The MSM is still pushing the narrative that “crops are rotting on the vine” in Alabama, the Alabama economy has been destroyed by HB 56, and that there are “jobs Americans won’t do.”
YWC readers have good reasons to be skeptical of these liberal propagadists who masquerade as journalists. In Florida, superfluous blueberry production in Central Florida driven by diet fads derailed immigration reform in the Sunshine State. In Georgia, Morris Enterprises has a $30 million dollar business growing Vidalia onions and has received almost $1.8 million dollars in farm subsidies from the federal government.
The beleagured farmers of Alabama who are most commonly cited by the MSM are Wayne and Leroy Smith of Steele, Alabama. There are other tomato farmers (such as those in the video below) who have given interviews to the media about “crops rotting on the vine” and about how their “family members” have been forced to flee to other states.
How big is the tomato industry in Alabama? Tomatos account for a whopping 0.3 percent of Alabama agricultural commodities.
TALLAHASSEE — Florida Gov. Rick Scott is backing away from his campaign promises to pass new laws that would crack down on illegal workers.
The first-term Republican governor said today that it's up to the federal government to develop some kind of work visa program — a notably different position from his early days in office in 2011, when he called for a state E-Verify program.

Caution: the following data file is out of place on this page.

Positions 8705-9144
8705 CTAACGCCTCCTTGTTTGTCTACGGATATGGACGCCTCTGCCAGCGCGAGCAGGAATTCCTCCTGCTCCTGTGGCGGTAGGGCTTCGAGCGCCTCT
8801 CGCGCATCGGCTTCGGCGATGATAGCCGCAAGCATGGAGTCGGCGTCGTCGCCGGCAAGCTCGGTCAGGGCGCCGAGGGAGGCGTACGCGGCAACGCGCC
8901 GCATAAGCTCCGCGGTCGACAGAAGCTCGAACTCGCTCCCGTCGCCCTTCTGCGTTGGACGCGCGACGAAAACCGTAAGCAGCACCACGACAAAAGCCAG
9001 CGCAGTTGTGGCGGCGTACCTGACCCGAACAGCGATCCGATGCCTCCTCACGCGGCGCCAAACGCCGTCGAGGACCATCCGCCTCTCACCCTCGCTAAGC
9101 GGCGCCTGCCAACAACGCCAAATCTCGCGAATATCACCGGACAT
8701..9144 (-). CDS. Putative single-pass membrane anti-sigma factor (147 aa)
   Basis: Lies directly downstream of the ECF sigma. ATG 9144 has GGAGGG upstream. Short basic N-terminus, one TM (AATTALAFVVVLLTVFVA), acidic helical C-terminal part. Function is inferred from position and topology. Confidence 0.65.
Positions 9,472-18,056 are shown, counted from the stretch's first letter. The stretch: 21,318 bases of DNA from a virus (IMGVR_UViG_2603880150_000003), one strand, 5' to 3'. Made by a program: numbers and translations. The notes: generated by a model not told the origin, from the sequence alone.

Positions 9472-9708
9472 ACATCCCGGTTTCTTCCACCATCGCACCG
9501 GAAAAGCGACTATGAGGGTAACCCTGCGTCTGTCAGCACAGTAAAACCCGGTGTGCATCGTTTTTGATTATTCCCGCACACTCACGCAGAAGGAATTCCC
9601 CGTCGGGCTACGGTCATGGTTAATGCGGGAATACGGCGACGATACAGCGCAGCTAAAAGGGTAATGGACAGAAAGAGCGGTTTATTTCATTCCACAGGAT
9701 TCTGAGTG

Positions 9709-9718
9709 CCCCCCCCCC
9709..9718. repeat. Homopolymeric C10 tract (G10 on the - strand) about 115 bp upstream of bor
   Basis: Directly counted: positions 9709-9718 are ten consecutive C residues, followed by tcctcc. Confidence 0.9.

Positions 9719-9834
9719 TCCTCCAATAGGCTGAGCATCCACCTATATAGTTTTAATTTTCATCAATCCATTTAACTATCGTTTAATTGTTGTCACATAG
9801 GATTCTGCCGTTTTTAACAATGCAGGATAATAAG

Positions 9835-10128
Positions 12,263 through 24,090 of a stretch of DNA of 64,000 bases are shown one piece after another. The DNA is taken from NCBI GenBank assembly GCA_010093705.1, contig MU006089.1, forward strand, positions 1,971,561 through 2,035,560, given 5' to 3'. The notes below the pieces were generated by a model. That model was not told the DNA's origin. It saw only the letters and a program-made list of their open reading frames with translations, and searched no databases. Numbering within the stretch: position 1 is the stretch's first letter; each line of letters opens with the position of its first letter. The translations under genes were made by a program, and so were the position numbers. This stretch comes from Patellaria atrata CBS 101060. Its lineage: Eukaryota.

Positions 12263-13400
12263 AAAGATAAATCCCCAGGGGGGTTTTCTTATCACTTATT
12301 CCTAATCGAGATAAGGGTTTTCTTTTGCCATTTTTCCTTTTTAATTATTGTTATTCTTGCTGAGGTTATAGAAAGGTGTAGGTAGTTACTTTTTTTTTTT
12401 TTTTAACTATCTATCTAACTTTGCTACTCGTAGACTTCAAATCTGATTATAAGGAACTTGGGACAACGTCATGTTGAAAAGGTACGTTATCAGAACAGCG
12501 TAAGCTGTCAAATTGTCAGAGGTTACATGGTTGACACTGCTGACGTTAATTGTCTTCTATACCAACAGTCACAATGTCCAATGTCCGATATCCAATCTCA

"We've got to have a national E-verify program because I don't want to put Florida business at a disadvantage," Scott said following an appearance at a Tallahassee Rotary Club meeting. "We need to make sure we have a work visa program that doesn't put Florida businesses at a disadvantage.".....................
The governor signed executive orders less than an hour after taking the oath of office on Jan. 4, 2011 that would crack down on the hiring of illegal immigrants and require the governor's agencies to use the federal government's E-Verify system to check all existing and prospective state and contract employees.
But the Republican-led Florida Legislature adjourned four months later without an agreement on the tough measures sought by the governor and Attorney General Pam Bondi, who both campaigned on tougher immigration laws. Florida tourism officials and Agriculture Commissioner Adam Putnam, also a Republican, cautioned that such measures could damage those industries.
Sen. JD Alexander, a Lake Wales Republican and the Senate budget chairman, argued that there are many problems with E-Verify and that it is costly for employers.
"The Florida Senate stands up for hard-working folks and doesn't do the politically expedient thing, but does the right thing," said Alexander, a central Florida citrus grower who employs hundreds of migrant farmworkers.
Republicans just need to be clear about this difference... and sadly, when prominent republicans champion legislation that allows police officers to stop and question citizens who "look illegal" it doesn't help things.
The illegal immigrant population of the United States in 2008 was estimated by the Center for Immigration Studies to be about 11 million people, down from 12.5 million people in 2007.Other estimates range from 7 to 20 million. According to a Pew Hispanic Center report, in 2005, 56% of illegal immigrants were from Mexico; 22% were from other Latin American countries, primarily from Central America; 13% were from Asia; 6% were from Europe and Canada; and 3% were from Africa and the rest of the world.
wonder why LEO's aren't looking for Scandinavian looking individuals .:rolleyes: